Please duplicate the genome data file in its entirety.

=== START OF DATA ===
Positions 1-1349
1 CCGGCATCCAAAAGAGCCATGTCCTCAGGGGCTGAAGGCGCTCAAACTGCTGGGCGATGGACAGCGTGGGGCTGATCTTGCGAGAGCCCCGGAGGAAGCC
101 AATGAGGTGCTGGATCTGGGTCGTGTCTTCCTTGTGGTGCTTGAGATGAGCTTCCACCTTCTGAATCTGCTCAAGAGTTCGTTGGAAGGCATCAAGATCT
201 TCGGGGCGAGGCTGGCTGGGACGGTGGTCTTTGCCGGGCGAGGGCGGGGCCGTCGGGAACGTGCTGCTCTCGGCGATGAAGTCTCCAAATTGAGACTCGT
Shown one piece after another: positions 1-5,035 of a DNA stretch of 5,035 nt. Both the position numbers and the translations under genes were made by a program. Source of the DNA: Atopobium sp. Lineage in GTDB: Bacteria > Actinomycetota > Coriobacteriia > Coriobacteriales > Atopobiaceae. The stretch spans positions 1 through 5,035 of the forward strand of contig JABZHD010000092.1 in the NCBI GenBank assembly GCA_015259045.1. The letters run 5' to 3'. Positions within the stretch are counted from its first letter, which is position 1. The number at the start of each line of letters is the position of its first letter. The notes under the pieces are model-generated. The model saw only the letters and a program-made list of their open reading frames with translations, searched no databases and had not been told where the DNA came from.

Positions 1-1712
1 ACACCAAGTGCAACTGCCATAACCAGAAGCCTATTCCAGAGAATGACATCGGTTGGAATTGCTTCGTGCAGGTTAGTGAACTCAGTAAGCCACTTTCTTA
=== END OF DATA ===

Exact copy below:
Positions 1-1349
1 CCGGCATCCAAAAGAGCCATGTCCTCAGGGGCTGAAGGCGCTCAAACTGCTGGGCGATGGACAGCGTGGGGCTGATCTTGCGAGAGCCCCGGAGGAAGCC
101 AATGAGGTGCTGGATCTGGGTCGTGTCTTCCTTGTGGTGCTTGAGATGAGCTTCCACCTTCTGAATCTGCTCAAGAGTTCGTTGGAAGGCATCAAGATCT
201 TCGGGGCGAGGCTGGCTGGGACGGTGGTCTTTGCCGGGCGAGGGCGGGGCCGTCGGGAACGTGCTGCTCTCGGCGATGAAGTCTCCAAATTGAGACTCGT
Shown one piece after another: positions 1-5,035 of a DNA stretch of 5,035 nt. Both the position numbers and the translations under genes were made by a program. Source of the DNA: Atopobium sp. Lineage in GTDB: Bacteria > Actinomycetota > Coriobacteriia > Coriobacteriales > Atopobiaceae. The stretch spans positions 1 through 5,035 of the forward strand of contig JABZHD010000092.1 in the NCBI GenBank assembly GCA_015259045.1. The letters run 5' to 3'. Positions within the stretch are counted from its first letter, which is position 1. The number at the start of each line of letters is the position of its first letter. The notes under the pieces are model-generated. The model saw only the letters and a program-made list of their open reading frames with translations, searched no databases and had not been told where the DNA came from.

Positions 1-1712
1 ACACCAAGTGCAACTGCCATAACCAGAAGCCTATTCCAGAGAATGACATCGGTTGGAATTGCTTCGTGCAGGTTAGTGAACTCAGTAAGCCACTTTCTTA